Microsoft’s Most Important Clients and Cash-Flow Poviders, Enterprise Customers

We have reached that time of the year when every major company must make public its quarterly earnings. So, it is now time for Microsoft to do just that. The software giant posted $20.89 billion in fiscal Q2 revenue (calendar Q4) and surprisingly surpassed the fortune foretold by analysts.

Puzzling enough, all lines of Microsoft business experienced some sort of growth when compared to last year, except good old Windows, which apparently declined. Here are the full figures:

  • Microsoft Business Division (OfficE): $6. 28 billion in second quarter revenue, 3% growth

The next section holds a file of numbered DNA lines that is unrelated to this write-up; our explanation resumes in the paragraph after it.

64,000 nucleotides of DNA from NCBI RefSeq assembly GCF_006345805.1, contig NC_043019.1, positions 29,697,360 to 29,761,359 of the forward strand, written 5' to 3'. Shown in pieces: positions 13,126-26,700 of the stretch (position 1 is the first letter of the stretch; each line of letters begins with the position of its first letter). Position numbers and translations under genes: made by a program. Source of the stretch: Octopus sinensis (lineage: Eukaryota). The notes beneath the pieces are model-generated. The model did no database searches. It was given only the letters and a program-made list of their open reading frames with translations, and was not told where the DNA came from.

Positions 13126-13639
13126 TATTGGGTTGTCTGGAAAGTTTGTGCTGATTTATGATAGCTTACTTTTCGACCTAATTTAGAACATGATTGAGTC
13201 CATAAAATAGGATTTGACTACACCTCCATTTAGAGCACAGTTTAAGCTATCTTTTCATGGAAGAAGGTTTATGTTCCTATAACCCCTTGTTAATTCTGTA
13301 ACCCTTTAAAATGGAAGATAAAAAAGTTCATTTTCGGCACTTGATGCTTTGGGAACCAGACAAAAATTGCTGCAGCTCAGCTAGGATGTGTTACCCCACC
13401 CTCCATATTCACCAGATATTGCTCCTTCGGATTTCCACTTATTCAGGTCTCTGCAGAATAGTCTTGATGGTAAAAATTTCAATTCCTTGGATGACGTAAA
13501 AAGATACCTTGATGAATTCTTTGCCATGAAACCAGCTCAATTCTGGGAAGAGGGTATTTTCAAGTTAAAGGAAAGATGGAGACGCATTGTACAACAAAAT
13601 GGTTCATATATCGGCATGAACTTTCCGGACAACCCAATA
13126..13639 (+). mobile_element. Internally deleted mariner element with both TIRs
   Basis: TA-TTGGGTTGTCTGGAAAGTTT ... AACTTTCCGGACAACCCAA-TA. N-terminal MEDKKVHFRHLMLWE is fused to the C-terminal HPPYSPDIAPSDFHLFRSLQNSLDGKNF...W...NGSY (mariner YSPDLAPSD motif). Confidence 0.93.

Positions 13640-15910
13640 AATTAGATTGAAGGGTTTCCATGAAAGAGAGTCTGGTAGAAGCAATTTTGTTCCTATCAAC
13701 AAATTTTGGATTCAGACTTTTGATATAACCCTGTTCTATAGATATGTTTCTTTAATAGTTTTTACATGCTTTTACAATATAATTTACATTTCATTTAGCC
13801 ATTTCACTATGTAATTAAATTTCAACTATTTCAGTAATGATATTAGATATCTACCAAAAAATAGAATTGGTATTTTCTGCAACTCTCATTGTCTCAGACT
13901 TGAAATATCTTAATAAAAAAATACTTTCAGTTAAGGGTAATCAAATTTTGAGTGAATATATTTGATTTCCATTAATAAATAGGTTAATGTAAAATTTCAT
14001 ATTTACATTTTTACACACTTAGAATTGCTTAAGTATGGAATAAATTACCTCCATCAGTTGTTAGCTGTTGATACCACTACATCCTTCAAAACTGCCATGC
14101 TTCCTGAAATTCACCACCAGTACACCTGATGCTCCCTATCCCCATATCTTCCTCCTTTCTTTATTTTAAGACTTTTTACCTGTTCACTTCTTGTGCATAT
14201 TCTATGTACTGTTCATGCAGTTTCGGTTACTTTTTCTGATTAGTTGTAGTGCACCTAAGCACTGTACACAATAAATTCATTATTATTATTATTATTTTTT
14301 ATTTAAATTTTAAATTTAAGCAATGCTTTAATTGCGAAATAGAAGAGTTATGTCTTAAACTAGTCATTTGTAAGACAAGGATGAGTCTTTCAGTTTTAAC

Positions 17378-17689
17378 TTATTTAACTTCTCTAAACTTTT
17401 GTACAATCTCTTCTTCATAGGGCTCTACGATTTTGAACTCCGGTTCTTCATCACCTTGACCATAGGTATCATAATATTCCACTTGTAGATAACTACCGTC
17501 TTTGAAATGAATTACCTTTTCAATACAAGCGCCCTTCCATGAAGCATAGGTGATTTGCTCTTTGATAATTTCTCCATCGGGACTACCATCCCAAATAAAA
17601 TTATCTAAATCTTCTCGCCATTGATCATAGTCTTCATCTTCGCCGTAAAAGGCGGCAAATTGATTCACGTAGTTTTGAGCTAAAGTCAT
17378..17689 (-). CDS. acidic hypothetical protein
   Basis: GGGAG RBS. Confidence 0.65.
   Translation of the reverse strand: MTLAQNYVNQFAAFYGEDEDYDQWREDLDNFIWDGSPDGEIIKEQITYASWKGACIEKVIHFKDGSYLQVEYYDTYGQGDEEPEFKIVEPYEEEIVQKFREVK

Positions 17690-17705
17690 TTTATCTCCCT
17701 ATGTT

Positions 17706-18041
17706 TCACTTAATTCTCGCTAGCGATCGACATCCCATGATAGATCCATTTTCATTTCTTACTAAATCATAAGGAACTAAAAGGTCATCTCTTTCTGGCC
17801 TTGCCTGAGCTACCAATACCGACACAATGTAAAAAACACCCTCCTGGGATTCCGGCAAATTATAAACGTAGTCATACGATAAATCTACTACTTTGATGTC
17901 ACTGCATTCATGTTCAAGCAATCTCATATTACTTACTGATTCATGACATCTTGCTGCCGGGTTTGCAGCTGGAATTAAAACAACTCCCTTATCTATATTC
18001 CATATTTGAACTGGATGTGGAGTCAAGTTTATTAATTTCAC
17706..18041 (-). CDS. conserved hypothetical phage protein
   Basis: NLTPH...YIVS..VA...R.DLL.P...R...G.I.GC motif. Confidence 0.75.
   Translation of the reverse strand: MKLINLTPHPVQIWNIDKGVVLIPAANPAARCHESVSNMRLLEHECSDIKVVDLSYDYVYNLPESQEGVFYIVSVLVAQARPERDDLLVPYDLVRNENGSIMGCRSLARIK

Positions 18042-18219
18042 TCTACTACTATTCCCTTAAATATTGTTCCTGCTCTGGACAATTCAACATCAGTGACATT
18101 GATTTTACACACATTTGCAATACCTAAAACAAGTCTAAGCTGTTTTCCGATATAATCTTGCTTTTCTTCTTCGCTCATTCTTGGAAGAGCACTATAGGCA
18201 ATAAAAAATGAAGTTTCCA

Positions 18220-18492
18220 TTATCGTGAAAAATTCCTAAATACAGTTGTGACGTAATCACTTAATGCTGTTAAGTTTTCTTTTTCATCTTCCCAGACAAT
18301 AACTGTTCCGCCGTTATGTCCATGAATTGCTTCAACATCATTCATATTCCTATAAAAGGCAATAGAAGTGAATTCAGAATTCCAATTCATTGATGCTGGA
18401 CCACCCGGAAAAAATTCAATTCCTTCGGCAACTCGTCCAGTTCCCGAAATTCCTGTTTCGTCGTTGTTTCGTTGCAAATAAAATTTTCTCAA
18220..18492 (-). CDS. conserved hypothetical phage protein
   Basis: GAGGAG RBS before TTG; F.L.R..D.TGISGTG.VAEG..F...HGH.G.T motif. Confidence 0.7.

• The Server & Tools business: $4.77billion in second quarter revenue, 11% growth
  • The Windows and Windows Live Division: $4.74 billion, 6% growth
  • The Online Services Division (plus Bing/ads): $784 million, 10% growth
  • The Entertainment & Devices Division (Xbox, mobile): $4.24 billion, 15% growth

By looking at the numbers it seems that the enterprise businesses is keeping Microsoft’s head above water and is providing the most profit. CFO Peter Klein said: “The overall business environment remains very strong for us and so all of our macro indicators for business spending in IT remain good, unearned revenue, our renewal for enterprise licensing agreements and enterprise deployment to Windows 7.”

The point that should be highlighted here is that even though Microsoft has some jazzy products – like Windows 8 or Kinect – who might appeal to the masses, its fundamental juices are still drown from products who attract big corporations.


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